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Intracerebellar hemorrhage - hyperacute

Case contributed by Abdulmajid Bawazeer


Known case of hypertension and diabetes mellitus came comatose with no history of trauma.

Patient Data

Age: 60 years
Gender: Male

There is an intracerebellar relatively large solitary area which appears isointense on T1WI and hyperintense on T2WI with low signal on diffusion-weighted imaging and blooming artefact on SWI surrounded by edema however no enhancement after contrast administration.

Case Discussion

Using known MRI blood aging appearances to estimate the timing of hemorrhage is possible even though the history, in this case, is helpful. The blood appears isointense on T1WI and hyperintense on T2WI with low signal of diffusion-weighted imaging reflects a hyperacute hematoma; see ageing blood on MRI (mnemonic).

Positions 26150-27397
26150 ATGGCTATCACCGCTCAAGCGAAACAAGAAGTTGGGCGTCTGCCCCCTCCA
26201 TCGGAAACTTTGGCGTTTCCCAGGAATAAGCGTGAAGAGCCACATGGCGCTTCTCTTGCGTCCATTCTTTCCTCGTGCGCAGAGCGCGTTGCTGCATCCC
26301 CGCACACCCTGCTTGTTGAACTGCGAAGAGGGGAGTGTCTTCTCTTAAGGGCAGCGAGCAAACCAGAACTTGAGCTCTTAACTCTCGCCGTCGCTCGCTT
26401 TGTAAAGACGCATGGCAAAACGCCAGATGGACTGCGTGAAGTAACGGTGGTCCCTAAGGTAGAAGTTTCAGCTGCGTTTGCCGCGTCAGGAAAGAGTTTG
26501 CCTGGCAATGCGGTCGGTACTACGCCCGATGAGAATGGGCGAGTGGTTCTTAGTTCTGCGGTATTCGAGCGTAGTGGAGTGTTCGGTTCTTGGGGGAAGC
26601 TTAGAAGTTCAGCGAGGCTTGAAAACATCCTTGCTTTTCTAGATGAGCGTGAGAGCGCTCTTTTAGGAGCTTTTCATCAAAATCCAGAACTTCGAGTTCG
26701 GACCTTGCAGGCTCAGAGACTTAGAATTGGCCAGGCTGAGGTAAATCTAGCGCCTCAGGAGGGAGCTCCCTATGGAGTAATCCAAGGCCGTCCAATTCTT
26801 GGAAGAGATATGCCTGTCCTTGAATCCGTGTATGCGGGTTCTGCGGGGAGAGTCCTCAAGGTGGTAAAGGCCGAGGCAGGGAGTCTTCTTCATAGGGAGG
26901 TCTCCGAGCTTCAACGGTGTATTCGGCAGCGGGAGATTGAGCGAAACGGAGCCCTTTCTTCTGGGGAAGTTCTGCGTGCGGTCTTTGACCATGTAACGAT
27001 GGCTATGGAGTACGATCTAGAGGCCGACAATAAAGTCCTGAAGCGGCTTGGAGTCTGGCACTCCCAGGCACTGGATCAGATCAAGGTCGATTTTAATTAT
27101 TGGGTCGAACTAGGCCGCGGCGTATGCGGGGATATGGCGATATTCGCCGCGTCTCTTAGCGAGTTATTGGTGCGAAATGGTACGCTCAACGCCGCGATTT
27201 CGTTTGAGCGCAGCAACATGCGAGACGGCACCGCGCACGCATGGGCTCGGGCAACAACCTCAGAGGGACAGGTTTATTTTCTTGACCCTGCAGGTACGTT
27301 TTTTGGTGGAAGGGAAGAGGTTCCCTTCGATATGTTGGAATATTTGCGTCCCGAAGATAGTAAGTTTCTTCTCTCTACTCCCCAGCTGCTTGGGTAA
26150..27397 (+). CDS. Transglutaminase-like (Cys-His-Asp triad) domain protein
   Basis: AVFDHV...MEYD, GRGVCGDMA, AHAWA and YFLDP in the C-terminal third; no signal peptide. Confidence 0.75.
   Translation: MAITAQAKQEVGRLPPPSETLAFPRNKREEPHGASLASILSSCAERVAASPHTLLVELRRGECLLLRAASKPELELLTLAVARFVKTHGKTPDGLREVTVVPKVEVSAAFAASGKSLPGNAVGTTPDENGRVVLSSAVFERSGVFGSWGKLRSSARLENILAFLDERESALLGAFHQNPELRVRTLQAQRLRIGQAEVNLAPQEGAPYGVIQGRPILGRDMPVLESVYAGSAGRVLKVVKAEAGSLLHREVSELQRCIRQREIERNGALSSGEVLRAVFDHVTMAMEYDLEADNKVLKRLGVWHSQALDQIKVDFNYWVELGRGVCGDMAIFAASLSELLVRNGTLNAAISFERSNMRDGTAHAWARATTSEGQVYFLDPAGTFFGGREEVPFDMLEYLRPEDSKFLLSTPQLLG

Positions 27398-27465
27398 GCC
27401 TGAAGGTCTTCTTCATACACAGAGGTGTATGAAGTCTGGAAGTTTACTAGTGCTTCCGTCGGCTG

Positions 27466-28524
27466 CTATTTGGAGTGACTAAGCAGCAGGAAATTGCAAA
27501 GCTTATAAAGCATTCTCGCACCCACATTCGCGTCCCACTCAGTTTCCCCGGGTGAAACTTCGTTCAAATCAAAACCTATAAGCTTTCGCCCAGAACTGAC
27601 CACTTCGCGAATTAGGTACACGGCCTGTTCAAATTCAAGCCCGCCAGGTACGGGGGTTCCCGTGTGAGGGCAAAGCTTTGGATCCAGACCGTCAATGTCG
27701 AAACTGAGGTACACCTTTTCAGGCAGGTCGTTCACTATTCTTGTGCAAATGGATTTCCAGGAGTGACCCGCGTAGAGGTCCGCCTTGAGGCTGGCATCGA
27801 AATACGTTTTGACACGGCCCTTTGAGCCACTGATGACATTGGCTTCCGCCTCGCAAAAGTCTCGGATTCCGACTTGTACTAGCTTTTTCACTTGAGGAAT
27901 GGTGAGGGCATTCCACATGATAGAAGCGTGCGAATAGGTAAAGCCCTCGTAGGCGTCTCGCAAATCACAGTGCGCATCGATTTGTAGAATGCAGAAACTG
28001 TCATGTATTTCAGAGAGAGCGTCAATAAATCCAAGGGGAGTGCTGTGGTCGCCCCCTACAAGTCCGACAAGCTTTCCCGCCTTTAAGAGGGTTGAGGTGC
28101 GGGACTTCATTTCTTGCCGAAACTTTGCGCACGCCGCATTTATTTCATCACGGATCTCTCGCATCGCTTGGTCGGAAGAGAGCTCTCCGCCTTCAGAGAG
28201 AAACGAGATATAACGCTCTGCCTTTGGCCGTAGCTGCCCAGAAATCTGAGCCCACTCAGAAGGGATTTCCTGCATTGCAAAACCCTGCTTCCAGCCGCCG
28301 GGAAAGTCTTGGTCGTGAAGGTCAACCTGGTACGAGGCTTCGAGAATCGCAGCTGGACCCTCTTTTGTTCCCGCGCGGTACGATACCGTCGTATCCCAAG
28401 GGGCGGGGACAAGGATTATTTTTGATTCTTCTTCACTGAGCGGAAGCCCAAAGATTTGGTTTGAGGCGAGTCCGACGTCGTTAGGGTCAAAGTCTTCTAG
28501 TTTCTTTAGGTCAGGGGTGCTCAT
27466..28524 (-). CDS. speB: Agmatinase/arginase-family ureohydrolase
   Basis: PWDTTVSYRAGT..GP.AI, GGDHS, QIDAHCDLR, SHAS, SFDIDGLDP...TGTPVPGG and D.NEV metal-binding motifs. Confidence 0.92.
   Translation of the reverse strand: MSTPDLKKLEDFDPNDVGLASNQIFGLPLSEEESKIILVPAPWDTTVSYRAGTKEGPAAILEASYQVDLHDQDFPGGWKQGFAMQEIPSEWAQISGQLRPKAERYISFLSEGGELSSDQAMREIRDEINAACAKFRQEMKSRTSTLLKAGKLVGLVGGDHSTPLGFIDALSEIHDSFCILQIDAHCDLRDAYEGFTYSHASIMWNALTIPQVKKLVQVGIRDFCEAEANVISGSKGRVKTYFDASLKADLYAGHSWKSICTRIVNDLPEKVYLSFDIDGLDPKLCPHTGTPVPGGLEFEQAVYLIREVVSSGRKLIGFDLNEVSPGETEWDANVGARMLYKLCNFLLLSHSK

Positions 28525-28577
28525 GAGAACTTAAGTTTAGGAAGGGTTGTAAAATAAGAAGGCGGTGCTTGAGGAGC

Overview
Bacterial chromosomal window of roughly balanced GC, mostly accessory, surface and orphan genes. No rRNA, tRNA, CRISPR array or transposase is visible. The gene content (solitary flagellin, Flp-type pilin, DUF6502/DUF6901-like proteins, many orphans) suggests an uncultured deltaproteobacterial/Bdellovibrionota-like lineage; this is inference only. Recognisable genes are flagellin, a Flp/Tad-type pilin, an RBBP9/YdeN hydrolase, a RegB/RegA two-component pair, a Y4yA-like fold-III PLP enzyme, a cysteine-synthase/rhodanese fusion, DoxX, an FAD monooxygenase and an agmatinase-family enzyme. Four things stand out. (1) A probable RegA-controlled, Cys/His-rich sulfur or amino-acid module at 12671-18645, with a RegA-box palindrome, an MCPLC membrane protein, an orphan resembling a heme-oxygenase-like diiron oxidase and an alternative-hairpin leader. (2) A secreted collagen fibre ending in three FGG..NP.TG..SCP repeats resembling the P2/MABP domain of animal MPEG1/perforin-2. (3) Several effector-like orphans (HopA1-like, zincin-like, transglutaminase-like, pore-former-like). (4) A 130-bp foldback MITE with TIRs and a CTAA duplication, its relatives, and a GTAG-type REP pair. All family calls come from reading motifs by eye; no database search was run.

Primary hemorrhages are common, particularly in the elderly. The basal ganglia is the most commonest site of bleeding followed by the thalamus, cerebral hemispheres, brain stem and lastly cerebellum.

In this instance, it would be essential to follow up the patient (assuming they survive) to ensure no underlying abnormality is present. This is particularly important if there is no history of hypertension. 

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